Because not all of the volatile compounds emitted by plants elicit biological responses, such a bioassay is incredibly important for finding candidate molecules that can affect insect behavior. In turn, behavioral experiments, can determine whether or not a plant volatile can attract an insect. Plant volatile attractants can be used to confuse insects and potentially could serve as a safe alternative to pesticides.
Thermal nociception, or the perception of noxious thermal stimuli, is the focus of an article from the University of Texas this May. Specifically, thermal nociception is investigated in Drosophila larvae using two methods: the heat probe assay and the heat plate assay. Interestingly, for both methods, larvae must first be treated with UV radiation to induce tissue damage and sensitize thermal nociceptive neurons, which usually respond with a very high threshold.
As its name implies, the heat probe assay, uses a custom-built thermal probe to locally administer thermal stimuli. Nociception is quantified by recording the latency between stimulus onset and withdraw behavior. Intuitively, the second method, or heat plate assay, involves placing drosophila larvae on a heating plate within a drop of water to test whole body responses to noxious heat. Upon placement, drosophila exhibit a series of characteristic behaviors including rolling, whipping, or even seizure-like activity. When combined with genetic manipulation, these assays can provide information about the genes underlying thermal nociception – a highly conserved process, from larvae to mammals.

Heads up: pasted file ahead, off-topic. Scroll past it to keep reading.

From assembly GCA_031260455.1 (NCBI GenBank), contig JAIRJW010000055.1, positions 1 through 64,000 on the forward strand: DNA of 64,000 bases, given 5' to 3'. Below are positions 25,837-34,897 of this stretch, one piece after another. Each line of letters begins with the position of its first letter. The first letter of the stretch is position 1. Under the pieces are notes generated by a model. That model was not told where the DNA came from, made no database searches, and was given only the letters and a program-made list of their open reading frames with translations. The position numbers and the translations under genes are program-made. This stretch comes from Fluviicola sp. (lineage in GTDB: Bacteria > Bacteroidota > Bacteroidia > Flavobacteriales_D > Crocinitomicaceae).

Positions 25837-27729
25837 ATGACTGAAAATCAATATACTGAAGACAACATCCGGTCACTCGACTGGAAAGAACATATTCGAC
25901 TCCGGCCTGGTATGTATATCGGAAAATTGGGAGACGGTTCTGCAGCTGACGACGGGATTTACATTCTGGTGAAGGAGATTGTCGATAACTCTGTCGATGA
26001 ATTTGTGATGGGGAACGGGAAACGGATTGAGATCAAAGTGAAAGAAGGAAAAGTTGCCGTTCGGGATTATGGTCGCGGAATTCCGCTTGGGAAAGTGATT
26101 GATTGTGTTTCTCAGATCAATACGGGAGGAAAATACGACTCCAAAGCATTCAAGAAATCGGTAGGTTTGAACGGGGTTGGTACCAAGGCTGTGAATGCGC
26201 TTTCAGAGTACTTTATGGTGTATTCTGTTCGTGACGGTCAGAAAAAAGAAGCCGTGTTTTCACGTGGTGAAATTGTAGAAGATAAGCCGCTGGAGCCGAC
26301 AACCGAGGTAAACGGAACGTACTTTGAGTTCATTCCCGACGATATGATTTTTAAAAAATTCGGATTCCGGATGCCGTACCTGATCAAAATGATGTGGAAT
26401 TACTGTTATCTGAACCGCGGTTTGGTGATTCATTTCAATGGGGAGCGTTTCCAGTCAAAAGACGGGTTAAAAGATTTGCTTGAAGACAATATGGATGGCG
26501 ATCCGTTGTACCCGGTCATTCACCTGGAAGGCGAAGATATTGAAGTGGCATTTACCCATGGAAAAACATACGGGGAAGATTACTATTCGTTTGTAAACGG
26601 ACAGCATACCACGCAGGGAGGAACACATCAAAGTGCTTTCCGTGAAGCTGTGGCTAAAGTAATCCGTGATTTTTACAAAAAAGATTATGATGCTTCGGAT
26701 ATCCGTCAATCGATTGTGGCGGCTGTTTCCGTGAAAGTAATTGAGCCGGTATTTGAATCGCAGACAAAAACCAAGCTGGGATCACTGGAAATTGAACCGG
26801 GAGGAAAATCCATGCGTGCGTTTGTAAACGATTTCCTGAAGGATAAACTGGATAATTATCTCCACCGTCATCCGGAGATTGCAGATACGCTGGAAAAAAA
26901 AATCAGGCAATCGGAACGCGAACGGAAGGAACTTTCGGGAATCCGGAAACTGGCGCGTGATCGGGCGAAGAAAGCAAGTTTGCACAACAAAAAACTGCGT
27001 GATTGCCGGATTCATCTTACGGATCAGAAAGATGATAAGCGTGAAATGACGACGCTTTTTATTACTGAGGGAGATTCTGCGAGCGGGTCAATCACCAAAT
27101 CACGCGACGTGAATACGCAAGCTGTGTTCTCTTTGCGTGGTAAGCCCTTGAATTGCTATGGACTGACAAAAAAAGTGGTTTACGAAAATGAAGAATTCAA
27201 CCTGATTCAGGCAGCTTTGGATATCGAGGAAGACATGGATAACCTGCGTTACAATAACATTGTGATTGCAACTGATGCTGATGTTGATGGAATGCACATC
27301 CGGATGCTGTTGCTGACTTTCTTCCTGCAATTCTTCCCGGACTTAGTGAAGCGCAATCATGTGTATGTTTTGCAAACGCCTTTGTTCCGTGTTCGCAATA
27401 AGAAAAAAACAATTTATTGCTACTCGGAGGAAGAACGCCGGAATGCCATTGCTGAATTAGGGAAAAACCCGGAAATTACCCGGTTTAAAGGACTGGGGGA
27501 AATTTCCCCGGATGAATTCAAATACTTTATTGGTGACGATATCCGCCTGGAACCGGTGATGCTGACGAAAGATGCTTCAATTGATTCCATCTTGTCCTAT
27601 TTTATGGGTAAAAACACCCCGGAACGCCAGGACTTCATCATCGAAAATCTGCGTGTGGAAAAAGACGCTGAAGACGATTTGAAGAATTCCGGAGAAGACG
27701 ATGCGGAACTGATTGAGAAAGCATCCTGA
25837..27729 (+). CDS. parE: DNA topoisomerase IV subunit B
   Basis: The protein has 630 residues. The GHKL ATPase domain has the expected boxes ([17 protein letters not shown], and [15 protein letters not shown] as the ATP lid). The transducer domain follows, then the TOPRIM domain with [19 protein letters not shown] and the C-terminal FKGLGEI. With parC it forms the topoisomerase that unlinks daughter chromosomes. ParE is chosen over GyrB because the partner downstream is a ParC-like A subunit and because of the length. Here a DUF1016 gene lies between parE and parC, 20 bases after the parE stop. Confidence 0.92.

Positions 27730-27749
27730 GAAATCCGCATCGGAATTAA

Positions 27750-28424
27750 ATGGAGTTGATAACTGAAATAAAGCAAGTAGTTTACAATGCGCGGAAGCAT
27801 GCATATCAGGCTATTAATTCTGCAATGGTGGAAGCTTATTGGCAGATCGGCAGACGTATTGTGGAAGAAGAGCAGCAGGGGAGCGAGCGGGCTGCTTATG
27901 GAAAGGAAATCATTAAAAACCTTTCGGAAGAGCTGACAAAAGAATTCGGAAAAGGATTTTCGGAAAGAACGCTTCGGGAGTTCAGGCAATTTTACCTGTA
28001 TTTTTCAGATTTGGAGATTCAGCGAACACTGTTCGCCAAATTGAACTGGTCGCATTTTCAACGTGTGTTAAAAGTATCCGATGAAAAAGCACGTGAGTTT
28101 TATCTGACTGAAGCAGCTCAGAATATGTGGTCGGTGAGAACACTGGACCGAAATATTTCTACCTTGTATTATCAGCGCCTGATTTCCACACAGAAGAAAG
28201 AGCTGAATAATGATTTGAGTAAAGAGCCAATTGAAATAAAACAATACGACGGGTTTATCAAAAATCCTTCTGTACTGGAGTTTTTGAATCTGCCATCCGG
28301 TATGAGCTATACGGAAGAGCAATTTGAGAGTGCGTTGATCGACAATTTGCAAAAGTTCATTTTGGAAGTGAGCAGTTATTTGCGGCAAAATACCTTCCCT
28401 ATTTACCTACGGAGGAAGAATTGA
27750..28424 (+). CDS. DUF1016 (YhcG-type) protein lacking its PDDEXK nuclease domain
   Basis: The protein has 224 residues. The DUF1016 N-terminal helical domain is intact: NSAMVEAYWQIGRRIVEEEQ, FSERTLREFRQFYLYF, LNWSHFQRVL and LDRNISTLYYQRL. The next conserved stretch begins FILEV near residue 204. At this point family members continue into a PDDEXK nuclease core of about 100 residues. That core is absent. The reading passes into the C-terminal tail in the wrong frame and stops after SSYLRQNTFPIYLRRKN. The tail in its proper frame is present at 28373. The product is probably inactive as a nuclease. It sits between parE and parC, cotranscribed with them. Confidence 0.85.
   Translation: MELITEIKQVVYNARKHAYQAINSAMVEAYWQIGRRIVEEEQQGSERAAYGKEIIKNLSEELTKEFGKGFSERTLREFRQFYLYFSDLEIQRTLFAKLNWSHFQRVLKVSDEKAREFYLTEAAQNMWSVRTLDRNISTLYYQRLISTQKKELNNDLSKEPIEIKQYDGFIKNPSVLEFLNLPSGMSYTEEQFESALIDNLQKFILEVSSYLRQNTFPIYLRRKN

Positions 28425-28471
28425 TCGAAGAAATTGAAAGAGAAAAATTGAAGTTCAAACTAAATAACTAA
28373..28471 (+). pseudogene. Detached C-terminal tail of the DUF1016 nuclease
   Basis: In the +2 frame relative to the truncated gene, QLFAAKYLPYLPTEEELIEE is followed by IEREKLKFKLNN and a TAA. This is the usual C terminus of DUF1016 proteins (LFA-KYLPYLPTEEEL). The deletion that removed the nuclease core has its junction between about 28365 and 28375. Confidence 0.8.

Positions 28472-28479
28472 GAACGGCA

Naturally, an exploration of the senses is not all JoVE has to offer this may. Other notable publications involve painting the pancreas to maintain orientation during histology, using an automated operant device to test multi-cognitive functions in mice, examining tamoxifen-induced apoptosis using timelapse video microscopy, and creating a convenient tool for fishing out lost samples from liquid nitrogen tanks. Stay tuned.
MPI CyberMotion Simulator: Implementation of a Novel Motion Simulator to Investigate Multisensory Path Integration in Three Dimensions
Michael Barnett-Cowan1, Tobias Meilinger1, Manuel Vidal2, Harald Teufel1, Heinrich H. Bülthoff1, 3
1Department of Human Perception, Cognition and Action, Max Planck Institute for Biological Cybernetics, 2Laboratoire de Physiologie de la Perception et de l'Action, Collège de France - CNRS, 3Department of Brain and Cognitive Engineering, Korea University
An efficient way to gain insight into how humans navigate themselves in three dimensions is described. The method takes advantage of a motion simulator capable of moving observers in ways unattainable by traditional simulators. Results confirm that movement in the horizontal plane is underestimated, while vertical movement is overestimated.
Enhancement of Apoptotic and Autophagic Induction by a Novel Synthetic C-1 Analogue of 7-deoxypancratistatin in Human Breast Adenocarcinoma and Neuroblastoma Cells with Tamoxifen
Dennis Ma1, Jonathan Collins2, Tomas Hudlicky2, Siyaram Pandey1
1Department of Chemistry and Biochemistry, University of Windsor, 2Chemistry Department and Centre for Biotechnology, Brock University